Home Mahalo Faces Lawsuit; CEO to Take on TechCrunch

Mahalo Faces Lawsuit; CEO to Take on TechCrunch

Human-powered search site Mahalo, created by notable entrepreneur, investor and blogger Jason Calacanis, may soon be involved in a class-action lawsuit, the result of a change to its Terms and Conditions that may have affected the pay of its contractors and employees.

Meanwhile, as Mahalo’s legal troubles begin, CEO Calacanis is preparing to launch a new project, itself called “Launch,” which aims to be a direct challenger to TechCrunch.

The Mahalo Class-Action

According to news posted on Accentuate in mid-September, and more recently on blog sites Pulse2 and The Next Web, the potential Mahalo lawsuit involves disputes surrounding a change to the site’s terms, which now give the company ownership of the content published on Mahalo.com. Prior to the change, the writers also owned the content. This change angered some of the site’s users, who are now attempting to sue the company.

The law firm of Green Welling, LLP is currently gathering information from affected writers and attempting to get a class-certified suit underway.

Mahalo employees and contractors interested in participating in the suit are being asked for any “information, documentation, screen captures, emails, other communications or experiences with Mahalo.com,” notes Accentuate Services, a blog dedicated to freelancing and fiction writing. The site is maintained by Michelle L. Devon, one of the injured parties, and now the plaintiff in the suit. Those joining her can remain anonymous through attorney-client privilege, she says.

The details of the case itself are not currently being discussed, but it involves revenue sharing disputes and intellectual property law from our understanding of the matter. Devon was previously seen commenting on this thread on Mahalo Answers, the Q&A sub-section of the search site. Additional discussion is also available online in dedicated forum sites both here and here.

Note: Mahalo has not yet responded to our request for comment regarding the suit. We will update this post if we hear back.Update: Mahalo’s official comment: “We’re not going to speculate on rumors of lawsuits. However, our terms of service have been and continue to be clear. We’ve always operated under Creative Commons. Under the prior terms of service, the writers owned the content and provided Mahalo with a license to use it. Now that we compensate writers with bi-weekly cash payments, we amended the terms so that we own the content and provide the writers a creative commons license to use elsewhere if they choose. Bottom line is that Mahalo is pro-writer, as evidenced by our substantial and ever-growing investment in quality content. Our Mahalo Guides and Gurus are talented, passionate, creative contributors who are the lifeblood of the site. Writers interested in sharing their passions with a huge audience of readers should not hesitate to apply.”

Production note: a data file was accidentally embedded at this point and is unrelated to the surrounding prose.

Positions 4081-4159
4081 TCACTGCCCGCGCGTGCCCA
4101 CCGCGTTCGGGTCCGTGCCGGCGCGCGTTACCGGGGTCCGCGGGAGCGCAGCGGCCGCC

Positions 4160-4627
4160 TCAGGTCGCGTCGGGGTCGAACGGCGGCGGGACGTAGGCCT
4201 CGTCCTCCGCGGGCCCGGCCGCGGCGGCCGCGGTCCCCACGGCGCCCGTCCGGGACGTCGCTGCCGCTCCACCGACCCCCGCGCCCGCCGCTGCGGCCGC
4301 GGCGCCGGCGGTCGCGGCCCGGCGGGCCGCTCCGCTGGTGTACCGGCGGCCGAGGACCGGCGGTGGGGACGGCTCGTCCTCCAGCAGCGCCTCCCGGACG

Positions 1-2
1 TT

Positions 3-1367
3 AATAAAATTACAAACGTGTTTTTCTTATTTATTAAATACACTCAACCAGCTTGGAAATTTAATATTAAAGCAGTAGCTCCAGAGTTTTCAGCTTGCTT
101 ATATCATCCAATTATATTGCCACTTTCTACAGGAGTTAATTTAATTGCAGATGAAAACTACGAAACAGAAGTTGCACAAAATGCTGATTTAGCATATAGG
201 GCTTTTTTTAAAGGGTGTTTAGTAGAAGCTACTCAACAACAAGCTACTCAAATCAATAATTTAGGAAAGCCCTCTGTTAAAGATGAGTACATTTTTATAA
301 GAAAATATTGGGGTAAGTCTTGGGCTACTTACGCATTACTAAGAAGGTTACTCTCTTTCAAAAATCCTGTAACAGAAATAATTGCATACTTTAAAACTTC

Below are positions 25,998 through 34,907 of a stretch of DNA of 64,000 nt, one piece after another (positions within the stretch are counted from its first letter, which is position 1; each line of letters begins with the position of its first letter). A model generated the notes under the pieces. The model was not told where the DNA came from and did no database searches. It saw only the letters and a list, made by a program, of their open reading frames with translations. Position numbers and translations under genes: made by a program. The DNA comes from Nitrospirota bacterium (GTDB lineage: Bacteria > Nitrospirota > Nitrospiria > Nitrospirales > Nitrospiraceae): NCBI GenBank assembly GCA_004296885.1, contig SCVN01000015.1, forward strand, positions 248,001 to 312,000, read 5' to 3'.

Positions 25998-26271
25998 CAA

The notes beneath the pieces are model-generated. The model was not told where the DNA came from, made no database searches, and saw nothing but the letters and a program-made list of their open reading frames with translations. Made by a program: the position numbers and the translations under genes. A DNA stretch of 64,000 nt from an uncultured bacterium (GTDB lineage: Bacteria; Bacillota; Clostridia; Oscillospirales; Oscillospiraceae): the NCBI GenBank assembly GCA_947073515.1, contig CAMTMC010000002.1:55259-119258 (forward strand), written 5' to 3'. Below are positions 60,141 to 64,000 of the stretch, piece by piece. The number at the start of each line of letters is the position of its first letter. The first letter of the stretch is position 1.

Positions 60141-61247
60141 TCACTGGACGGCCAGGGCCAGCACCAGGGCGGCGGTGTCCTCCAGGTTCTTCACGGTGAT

Calacanis Working on TechCrunch Competitor Called “Launch”

As the different parties investigate a potential suit against Mahalo, it seems Calacanis has a new project. According to an article in today’s Guardian, the entrepreneur is now investing in an editorial startup called Launch.

Launch will take on TechCrunch, says Calacanis, but with more of a focus on “quality and insight,” he says. “When I started with [Engadget founder, and Joystiq, Gizmodo and Hackaday co-founder] Peter Rojas, blogging was a new format that was faster but still had quality and insight,” he said. “Now it’s even faster but it has lost that quality and insight. You have a bunch of people writing short stuff with no research and knowledge base. They have no credibility.”

Launch won’t offer news via blog posts, as TechCrunch does, though. It will be provided as an email newsletter – the same format where Calacanis’s own deeper insights disappeared to back in 2008.

“If you get people to commit to an email relationship, it’s the deepest, most intimate relationship you can have online. Much deeper than Facebook and certainly more intimate than a blog,” he told the Guardian.

Do Bloggers Lack Credibility?

As bloggers ourselves, it’s hard to not be stung by words like his. Bloggers lack credibility? Ouch.

But blogging, let’s remember, is just a format for publishing content. Anyone can blog, from mainstream journalists to uninformed amateurs. That’s the power and the beauty of the platform, in fact. Who exactly is Calacanis speaking about when he makes comments like these?

Besides, today’s blog readers are now savvier than ever, often interacting with writers through comment forms and on the social networks Twitter and Facebook, which he summarily dismissed. Commenters add their thoughts to posted stories, expressing their support or agreement, pointing out mistakes or offering different opinions or opposing points of views.

While an email newsletter will arguably have a highly engaged audience, as Calacanis says, it’s hardly positioned as a direct competitor to TechCrunch, or any other top-tier news site, blog or otherwise.

But that’s just my opinion, as a lowly blogger.

In the comments (or elsewhere), you can share yours. That’s how this works, folks. And we like it.

Photo by Joi Ito.

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The ReadWrite Editorial policy involves closely monitoring the tech industry for major developments, new product launches, AI breakthroughs, video game releases and other newsworthy events. Editors assign relevant stories to staff writers or freelance contributors with expertise in each particular topic area. Before publication, articles go through a rigorous round of editing for accuracy, clarity, and to ensure adherence to ReadWrite's style guidelines.

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